The visas that the U.S. issues to Chinese journalists have no duration of stay. In contrast, Beijing currently imposes duration of stay on all foreign reporters in China, some as short as 30 days. After 30 days, some foreign reporters in China have to reapply for an extension.

The U.S. decision comes after the Foreign Correspondents’ Club of China (FCCC) published its annual media freedoms report, “Control, Halt, Delete: Reporting in China Under Threat of Expulsion,” an in-depth examination of media freedoms in China in 2019.

“The U.S. is taking this action in order to clearly communicate the severity of our concerns about the abusive, unfair and non-reciprocal treatment of international press in China,” said a senior State Department official on Monday.

The FCCC report finds Chinese authorities have weaponized visas against the foreign press, issuing truncated press credentials to a dozen journalists in 2019, and expelling four correspondents from China since August 2019.

A spokesperson for China's Foreign Ministry said the FCCC report was "inappropriate," and that China does not recognize the organization.

The U.S. announcement Monday also comes after China expelled three Wall Street Journal reporters, a move seen as a punishment for a recent opinion piece published by the U.S. newspaper.

In the past few weeks, Chinese citizen journalists who have been chronicling the coronavirus outbreak and seen as defiant to the Beijing government were said to have "disappeared.”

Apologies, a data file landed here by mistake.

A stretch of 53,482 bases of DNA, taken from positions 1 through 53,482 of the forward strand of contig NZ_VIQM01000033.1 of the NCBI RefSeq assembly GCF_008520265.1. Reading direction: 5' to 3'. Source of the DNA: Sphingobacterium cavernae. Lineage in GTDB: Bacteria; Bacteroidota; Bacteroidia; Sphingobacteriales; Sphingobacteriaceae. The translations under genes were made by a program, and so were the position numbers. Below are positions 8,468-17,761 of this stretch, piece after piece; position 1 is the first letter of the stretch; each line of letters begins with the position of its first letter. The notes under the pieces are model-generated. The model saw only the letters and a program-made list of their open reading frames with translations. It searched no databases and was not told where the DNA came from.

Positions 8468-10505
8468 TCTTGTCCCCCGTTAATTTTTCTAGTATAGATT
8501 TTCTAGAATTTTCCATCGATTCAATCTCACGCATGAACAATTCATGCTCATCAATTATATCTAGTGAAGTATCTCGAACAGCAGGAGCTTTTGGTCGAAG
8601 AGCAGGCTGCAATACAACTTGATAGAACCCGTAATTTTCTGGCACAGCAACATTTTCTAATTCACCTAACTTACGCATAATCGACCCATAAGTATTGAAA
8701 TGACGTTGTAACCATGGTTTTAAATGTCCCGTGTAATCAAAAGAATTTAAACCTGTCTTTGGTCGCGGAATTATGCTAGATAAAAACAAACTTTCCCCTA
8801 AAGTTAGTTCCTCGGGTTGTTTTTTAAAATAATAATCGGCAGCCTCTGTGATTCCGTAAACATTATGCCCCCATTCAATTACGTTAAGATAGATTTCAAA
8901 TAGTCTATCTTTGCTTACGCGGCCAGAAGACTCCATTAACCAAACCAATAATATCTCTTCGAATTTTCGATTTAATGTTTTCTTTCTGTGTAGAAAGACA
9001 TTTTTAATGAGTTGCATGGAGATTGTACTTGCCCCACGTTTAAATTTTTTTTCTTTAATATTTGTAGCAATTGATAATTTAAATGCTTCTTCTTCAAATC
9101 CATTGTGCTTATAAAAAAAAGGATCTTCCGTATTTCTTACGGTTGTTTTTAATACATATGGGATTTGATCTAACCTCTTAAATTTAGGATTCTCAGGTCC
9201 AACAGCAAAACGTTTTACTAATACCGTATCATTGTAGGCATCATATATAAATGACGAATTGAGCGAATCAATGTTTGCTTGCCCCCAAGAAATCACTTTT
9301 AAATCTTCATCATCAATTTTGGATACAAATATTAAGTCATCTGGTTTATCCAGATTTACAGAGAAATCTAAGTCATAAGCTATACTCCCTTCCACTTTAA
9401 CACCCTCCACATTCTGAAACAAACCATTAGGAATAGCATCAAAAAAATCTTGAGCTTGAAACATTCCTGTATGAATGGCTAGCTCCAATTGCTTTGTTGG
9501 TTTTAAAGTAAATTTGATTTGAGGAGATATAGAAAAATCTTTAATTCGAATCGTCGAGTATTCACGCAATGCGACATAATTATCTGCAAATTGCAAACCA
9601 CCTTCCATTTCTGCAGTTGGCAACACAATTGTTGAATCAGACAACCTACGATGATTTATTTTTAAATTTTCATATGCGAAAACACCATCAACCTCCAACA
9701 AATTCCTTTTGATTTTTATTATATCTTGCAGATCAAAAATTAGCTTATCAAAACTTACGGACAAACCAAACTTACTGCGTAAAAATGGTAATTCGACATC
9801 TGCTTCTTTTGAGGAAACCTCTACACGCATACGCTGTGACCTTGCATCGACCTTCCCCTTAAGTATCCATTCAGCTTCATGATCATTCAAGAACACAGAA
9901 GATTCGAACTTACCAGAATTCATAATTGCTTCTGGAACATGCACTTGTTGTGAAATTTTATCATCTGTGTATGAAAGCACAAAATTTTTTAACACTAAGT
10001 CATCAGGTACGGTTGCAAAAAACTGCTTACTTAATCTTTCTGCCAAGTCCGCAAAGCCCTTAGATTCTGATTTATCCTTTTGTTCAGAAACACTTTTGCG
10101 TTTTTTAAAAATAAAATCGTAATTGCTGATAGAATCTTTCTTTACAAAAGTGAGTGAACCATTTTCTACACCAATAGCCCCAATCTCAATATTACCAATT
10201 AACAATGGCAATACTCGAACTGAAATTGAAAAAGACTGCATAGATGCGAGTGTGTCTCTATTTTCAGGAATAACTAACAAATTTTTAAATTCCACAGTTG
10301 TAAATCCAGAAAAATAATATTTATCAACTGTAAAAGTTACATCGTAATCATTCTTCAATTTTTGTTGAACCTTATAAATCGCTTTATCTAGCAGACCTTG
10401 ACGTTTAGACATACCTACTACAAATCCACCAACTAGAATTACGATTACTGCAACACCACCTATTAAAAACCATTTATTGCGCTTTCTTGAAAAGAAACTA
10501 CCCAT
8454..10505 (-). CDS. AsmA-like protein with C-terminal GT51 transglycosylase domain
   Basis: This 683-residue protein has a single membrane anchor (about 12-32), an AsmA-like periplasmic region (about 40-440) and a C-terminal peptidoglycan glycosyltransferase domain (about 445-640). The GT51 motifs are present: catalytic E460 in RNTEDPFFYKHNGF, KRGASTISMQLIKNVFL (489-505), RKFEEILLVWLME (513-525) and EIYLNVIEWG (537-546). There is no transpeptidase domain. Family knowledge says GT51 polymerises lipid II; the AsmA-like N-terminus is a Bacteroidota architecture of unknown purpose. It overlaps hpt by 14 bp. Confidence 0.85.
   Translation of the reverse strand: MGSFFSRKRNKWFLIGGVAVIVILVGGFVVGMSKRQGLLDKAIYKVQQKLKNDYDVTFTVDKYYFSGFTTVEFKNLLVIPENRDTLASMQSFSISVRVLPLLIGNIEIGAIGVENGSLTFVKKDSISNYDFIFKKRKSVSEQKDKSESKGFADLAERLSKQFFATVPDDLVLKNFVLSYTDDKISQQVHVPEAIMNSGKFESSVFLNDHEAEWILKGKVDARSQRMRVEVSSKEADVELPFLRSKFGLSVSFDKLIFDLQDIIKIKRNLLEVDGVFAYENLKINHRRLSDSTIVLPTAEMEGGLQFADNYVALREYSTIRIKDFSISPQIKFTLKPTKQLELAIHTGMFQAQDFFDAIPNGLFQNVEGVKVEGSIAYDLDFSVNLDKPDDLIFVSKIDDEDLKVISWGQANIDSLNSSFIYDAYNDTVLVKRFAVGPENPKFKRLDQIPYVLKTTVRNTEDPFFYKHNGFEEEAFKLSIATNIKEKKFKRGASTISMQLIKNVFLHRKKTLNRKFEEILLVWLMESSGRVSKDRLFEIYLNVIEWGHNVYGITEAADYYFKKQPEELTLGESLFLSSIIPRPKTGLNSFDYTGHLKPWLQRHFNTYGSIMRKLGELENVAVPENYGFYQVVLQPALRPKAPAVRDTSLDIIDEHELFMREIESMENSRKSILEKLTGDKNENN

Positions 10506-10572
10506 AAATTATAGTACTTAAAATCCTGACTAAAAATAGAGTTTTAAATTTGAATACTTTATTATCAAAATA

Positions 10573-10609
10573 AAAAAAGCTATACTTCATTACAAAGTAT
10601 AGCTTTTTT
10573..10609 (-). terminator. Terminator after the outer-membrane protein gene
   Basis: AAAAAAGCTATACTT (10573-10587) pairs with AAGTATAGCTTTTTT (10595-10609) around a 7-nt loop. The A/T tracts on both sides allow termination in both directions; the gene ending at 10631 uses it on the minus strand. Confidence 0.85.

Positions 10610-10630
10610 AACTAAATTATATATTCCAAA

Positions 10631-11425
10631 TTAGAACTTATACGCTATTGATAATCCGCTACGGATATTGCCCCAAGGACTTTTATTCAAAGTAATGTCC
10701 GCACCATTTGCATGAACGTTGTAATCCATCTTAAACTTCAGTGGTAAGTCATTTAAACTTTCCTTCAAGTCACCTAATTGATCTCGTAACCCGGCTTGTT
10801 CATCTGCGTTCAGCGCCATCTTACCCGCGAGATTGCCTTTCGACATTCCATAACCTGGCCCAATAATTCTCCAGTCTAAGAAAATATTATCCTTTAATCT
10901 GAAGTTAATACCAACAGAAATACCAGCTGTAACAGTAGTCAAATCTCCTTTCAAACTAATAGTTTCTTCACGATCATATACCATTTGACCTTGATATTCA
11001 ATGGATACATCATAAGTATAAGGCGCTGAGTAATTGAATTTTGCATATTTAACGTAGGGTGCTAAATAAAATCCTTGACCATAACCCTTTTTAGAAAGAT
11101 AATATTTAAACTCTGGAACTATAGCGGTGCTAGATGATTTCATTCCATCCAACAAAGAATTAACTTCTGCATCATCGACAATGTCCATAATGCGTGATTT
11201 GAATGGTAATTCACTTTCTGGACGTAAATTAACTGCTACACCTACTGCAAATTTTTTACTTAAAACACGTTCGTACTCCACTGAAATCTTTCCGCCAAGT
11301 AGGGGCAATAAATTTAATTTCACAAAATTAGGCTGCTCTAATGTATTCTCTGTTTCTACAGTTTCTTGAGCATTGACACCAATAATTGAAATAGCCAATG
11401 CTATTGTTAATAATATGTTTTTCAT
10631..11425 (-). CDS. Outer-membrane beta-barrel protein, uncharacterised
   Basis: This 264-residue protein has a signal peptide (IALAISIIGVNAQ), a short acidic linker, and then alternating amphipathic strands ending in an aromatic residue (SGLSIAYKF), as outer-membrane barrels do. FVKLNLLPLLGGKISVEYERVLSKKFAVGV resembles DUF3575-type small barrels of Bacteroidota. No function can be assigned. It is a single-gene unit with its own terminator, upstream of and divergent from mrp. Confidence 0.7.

On Feb. 28, outspoken Hong Kong publisher Jimmy Lai and two prominent opposition politicians were charged with illegal assembly over a pro-democracy gathering in 2019. Lai, who has made financial contributions to Hong Kong's pro-democracy demonstrators, was later released on bail.

On Feb. 24, China sentenced book publisher Gui Minhai, a Swedish citizen who disappeared in 2015 and was believed to have been abducted by Chinese agents in Thailand, to 10 years on charges of “providing intelligence" overseas.

“We’re witnessing an assault on free speech inside of China that goes even beyond what it was a decade ago,” said a senior Trump administration official on Monday.

The five Chinese state media groups' U.S. operations will have to disclose their personnel rosters, as well as hiring and firing decisions, according to the State Department. In addition, they are required to register properties that they rent or own in the U.S.

China Daily is an English-language newspaper published by the Chinese Communist Party (CCP). Hai Tian Development USA distributes the People's Daily, the official newspaper of CCP’s Central Committee.

U.S. officials have said there is "an awakening" to what they call Chinese propaganda outlets operating on U.S. soil. For example, CGTV, formerly known as China Central Television America (CCTV America), was once warmly welcomed to the State Department in an event in 2013, but now faces scrutiny as a Chinese foreign agent.

At the State Department podium, Ma Jing, director-general of CCTV America, touted CCTV as a bridge between the U.S. and China to promote knowledge and understanding.